Wheat Stalk Challah
A sprinkle of parmesan suits this challah, if you want to go dairy. Courtesy of Dahlia Abraham-Klein
8 to 10 stalks
active: 1 hr
total: 3 hrs 30 min
Palpable Torah. That’s what Dahlia Abraham-Klein calls her second cookbook, the recently released "Spiritual Kneading Through the Jewish Months: Building the Sacred through Challah." It’s got meditations, Jewish insights and a different challah recipe for each month of the year. Sivan’s – a wheat stalk to celebrate the agricultural holiday of Shavuot – is a doozy.
“It’s a book that’s disguised as a challah book but really it’s a Torah book,” said Abraham-Klein, whose first book is "Silk Road Vegetarian." I stand behind any agenda that uses the smell and taste of homemade bread as an introduction to the flavors of Judaism.
“My ultimate goal is for women to feel connected to themselves and to use the challah as a conduit to connect to themselves and to connect to God,” she said in a recent phone conversation.
Her challahs are conversation pieces. Although I don’t see myself ever making Shvat’s pomegranate-shaped bread, or the corn grits flame for Kislev, I am intrigued by the wheat stalk of Sivan, which has an optional parmesan topping. I think of it as a focaccia getting chummy with a water challah.
On Shavuot, the freshly milled wheat was baked into two loaves of bread as an offering to God. This tell us that Hashem did not shun carbs. If you don’t believe me, look it up in Leviticus 23:17. I guess God wasn’t lactose intolerant, either. The parmesan topping fits the tradition of incorporating dairy foods into Shavuot celebrations.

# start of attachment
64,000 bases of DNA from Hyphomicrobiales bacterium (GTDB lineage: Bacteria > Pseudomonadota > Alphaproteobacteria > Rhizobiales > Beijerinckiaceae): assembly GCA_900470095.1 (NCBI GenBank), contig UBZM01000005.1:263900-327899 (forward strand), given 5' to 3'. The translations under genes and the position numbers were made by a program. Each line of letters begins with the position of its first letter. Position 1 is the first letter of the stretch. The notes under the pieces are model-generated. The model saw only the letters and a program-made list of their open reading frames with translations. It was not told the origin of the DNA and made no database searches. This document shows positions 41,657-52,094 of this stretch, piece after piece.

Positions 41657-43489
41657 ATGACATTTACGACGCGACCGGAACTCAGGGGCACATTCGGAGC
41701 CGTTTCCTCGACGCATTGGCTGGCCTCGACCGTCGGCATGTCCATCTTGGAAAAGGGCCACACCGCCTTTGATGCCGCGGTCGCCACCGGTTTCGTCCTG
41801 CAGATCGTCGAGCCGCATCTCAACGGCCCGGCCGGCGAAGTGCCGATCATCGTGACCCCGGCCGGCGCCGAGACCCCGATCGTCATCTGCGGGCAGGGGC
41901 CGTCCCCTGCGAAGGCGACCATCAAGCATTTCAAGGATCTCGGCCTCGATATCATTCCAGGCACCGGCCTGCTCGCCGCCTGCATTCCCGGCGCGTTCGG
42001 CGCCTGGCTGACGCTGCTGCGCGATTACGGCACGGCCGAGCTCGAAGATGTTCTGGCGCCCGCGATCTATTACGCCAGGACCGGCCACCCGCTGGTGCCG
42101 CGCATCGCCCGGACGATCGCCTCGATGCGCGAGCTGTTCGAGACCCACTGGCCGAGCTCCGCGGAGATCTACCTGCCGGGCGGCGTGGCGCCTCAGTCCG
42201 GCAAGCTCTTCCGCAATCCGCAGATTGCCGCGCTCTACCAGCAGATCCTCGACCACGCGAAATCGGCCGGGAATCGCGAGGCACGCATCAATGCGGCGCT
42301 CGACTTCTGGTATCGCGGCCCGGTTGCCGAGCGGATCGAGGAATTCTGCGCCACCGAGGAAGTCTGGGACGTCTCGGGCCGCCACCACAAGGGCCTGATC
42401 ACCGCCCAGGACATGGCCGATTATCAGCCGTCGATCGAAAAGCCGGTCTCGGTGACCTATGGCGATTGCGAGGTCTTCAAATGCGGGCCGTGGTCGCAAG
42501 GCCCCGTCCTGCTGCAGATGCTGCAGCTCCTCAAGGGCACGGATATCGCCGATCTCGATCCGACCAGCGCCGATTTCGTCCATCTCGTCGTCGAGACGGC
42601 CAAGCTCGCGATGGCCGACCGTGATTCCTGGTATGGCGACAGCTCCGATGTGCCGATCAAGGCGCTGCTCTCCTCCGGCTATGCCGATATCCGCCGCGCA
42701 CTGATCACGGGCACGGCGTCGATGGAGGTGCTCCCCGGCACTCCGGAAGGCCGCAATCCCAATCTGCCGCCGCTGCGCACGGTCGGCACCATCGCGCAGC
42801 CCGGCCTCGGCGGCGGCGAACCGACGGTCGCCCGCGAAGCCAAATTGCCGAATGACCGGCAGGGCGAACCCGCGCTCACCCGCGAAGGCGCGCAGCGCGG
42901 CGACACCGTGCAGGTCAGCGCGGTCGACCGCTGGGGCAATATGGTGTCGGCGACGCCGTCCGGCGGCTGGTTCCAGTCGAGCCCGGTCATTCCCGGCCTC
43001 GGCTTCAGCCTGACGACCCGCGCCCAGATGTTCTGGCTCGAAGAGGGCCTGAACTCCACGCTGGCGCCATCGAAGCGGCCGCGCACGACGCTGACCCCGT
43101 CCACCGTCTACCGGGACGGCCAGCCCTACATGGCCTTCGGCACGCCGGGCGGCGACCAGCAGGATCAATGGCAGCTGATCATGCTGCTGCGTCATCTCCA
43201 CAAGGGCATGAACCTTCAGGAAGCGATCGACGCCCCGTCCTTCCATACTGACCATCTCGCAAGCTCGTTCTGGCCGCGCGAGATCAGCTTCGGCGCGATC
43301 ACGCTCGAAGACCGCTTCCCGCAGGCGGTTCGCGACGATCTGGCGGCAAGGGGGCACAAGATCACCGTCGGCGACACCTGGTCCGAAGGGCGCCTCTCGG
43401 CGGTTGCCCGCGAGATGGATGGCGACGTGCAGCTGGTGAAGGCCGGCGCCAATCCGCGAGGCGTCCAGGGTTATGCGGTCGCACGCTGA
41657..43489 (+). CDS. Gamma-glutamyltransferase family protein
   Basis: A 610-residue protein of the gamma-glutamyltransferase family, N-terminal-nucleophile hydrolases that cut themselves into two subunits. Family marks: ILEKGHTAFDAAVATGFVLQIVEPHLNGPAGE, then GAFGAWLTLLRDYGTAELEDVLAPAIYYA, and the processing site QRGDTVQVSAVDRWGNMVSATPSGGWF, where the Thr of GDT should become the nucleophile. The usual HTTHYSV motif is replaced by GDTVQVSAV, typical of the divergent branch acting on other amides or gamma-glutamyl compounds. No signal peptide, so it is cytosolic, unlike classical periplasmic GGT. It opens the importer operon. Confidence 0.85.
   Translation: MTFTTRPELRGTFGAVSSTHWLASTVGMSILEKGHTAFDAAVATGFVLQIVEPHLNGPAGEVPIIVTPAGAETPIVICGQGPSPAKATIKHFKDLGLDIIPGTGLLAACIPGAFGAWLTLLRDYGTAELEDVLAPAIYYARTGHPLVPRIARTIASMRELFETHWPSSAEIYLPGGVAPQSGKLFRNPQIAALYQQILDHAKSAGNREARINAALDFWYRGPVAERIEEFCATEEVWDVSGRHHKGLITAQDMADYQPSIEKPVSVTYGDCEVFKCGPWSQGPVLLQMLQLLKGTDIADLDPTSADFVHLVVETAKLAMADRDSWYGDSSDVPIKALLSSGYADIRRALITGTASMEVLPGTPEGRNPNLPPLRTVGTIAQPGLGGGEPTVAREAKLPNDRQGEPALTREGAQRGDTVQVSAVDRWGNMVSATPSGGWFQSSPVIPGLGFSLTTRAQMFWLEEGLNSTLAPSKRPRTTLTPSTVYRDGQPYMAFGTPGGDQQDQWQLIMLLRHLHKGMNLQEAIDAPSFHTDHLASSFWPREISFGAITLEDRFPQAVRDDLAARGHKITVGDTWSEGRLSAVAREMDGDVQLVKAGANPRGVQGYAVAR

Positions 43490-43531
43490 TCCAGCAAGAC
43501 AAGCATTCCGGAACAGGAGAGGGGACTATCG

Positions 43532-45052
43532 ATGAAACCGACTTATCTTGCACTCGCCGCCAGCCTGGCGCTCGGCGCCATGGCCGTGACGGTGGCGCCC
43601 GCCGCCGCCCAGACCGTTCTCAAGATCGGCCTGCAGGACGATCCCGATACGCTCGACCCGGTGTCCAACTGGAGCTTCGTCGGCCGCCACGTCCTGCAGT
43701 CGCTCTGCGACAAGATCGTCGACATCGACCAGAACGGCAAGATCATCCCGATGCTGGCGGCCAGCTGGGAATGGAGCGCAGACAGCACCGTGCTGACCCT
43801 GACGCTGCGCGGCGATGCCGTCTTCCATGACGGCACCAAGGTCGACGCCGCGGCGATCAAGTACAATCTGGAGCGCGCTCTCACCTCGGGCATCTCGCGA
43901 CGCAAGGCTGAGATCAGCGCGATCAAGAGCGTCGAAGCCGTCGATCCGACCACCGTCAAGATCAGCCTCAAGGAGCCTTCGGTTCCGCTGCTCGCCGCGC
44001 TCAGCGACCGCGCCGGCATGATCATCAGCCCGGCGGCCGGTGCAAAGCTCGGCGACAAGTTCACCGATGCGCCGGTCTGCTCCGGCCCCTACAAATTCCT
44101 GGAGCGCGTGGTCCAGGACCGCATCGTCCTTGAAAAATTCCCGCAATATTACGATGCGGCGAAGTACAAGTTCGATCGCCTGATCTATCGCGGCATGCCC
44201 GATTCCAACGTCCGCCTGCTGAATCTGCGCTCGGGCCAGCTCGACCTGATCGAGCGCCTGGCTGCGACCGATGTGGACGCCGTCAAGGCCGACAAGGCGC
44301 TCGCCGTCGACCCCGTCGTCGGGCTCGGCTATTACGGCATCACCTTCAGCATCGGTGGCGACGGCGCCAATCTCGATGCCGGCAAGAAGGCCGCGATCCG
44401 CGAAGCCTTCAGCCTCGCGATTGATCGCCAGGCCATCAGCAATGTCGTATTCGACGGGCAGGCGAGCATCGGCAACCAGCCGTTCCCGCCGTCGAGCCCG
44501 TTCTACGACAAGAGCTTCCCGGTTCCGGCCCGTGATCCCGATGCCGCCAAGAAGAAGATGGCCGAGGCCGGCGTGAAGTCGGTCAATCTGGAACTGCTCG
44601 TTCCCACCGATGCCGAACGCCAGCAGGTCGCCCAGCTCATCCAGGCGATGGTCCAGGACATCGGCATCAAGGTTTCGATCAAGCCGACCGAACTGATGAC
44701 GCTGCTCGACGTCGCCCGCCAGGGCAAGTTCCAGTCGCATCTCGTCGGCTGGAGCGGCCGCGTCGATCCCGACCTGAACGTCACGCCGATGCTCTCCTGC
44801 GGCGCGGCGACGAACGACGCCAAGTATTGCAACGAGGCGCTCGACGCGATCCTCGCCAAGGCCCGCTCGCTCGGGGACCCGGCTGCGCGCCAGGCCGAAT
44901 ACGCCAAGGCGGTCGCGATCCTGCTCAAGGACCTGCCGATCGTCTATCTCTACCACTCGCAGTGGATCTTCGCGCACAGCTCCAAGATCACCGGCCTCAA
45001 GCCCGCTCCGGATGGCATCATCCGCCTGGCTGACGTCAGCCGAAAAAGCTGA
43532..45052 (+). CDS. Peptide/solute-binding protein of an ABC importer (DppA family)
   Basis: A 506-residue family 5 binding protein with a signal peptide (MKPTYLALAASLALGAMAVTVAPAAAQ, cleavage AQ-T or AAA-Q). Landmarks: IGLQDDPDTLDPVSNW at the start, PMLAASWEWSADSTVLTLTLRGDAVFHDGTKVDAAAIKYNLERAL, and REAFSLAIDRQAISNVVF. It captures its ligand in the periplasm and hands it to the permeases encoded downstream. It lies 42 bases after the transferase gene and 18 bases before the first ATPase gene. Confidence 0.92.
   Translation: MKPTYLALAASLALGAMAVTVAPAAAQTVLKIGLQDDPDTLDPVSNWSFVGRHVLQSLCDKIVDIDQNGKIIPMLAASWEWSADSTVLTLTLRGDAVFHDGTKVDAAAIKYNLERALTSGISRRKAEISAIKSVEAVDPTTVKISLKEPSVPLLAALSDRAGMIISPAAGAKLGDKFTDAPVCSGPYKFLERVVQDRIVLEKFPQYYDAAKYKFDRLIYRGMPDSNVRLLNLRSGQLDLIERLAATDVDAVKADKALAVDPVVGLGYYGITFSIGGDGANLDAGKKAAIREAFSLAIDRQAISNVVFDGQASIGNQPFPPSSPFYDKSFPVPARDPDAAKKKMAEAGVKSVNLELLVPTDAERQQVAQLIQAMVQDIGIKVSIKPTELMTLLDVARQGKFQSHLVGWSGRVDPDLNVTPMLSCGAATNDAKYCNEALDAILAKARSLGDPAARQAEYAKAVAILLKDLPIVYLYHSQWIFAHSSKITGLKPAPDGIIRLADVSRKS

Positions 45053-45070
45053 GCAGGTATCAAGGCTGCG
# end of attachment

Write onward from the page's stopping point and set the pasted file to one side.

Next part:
It’s generally not permissible to bake dairy challah, lest someone accidentally eat it with a meat meal. But the Shulchan Aruch, or Code of Jewish Law [YD 97:1] states that in order to do so, the cook should make it look different than a regular challah, consume the entire thing at a non-meat meal and make sure it’s marked as dairy. This wheat stalk shape works
The month of Sivan is all about the partnership between God and his people, and baking challah is creating a spiritual link in that union, Abraham-Klein said.
“Every time a women bakes challah I want her to have the intention there,” she said. “Just to slow down and not rush through the process of it.” She views baking challah as an active meditation and one with meaning; the act is an important mitzvah, after all.
Delicious, homemade bread is also a yummy emissary of Torah.
Abraham-Klein teaches monthly spiritual kneading workshops and sends her students home with the raw dough: “I want their home to smell of Shabbat.”
To reach Dahlia Abraham-Klein and find out more about her challah workshops email her at email@example.com.